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    Journal of Neurology Neurosurgery & Psychiatry 09/1997; 63(2):259-60. · 4.92 Impact Factor
  • RIVISTA ITALIANA DI PEDIATRIA. 01/1997; 23:448-453.
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    ABSTRACT: The present study aims to provide neurophysiological evidence of ipsilateral activation during motor recovery in patients after stroke. The effects of cortical reorganization were investigated using magnetic brain stimulation in order to record motor evoked potentials (MEPs) both from contralateral and ipsilateral hands. Ten healthy subjects and 13 patients were examined. The patients had suffered their first hemispheric stroke and consequent motor deficit. While ipsilateral responses (iMEPs) were absent in normal subjects, they were obtained from both ipsilateral and contralateral hands in patients. The ipsilateral MEP differed from contralateral MEP in the following respects: (1) elicitation during contraction; (2) a shorter latency; (3) a lower amplitude. The presence of optimal iMEPs (lower excitability threshold, larger amplitude) in recovered hands points to a role for the undamaged hemisphere, and in particular to the involvement of secondary motor areas. We suggest that iMEPs in general may be a marker of brain plasticity, and that the specific type described here appear in the context of fast autochthonous motor recovery.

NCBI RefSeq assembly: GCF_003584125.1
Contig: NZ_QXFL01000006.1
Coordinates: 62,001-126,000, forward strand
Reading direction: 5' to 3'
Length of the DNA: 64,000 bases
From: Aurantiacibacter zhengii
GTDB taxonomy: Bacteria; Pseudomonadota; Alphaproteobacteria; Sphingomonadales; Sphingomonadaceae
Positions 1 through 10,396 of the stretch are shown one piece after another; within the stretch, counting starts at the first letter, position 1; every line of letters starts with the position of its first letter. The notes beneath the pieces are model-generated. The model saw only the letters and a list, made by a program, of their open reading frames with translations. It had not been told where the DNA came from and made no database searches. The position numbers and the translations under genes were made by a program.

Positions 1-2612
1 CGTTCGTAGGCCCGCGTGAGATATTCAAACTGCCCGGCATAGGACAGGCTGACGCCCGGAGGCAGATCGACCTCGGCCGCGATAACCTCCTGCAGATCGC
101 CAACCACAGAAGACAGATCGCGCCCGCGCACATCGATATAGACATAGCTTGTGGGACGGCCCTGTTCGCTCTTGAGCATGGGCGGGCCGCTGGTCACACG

Neuroreport 08/1996; 7(11):1756-60. · 1.40 Impact Factor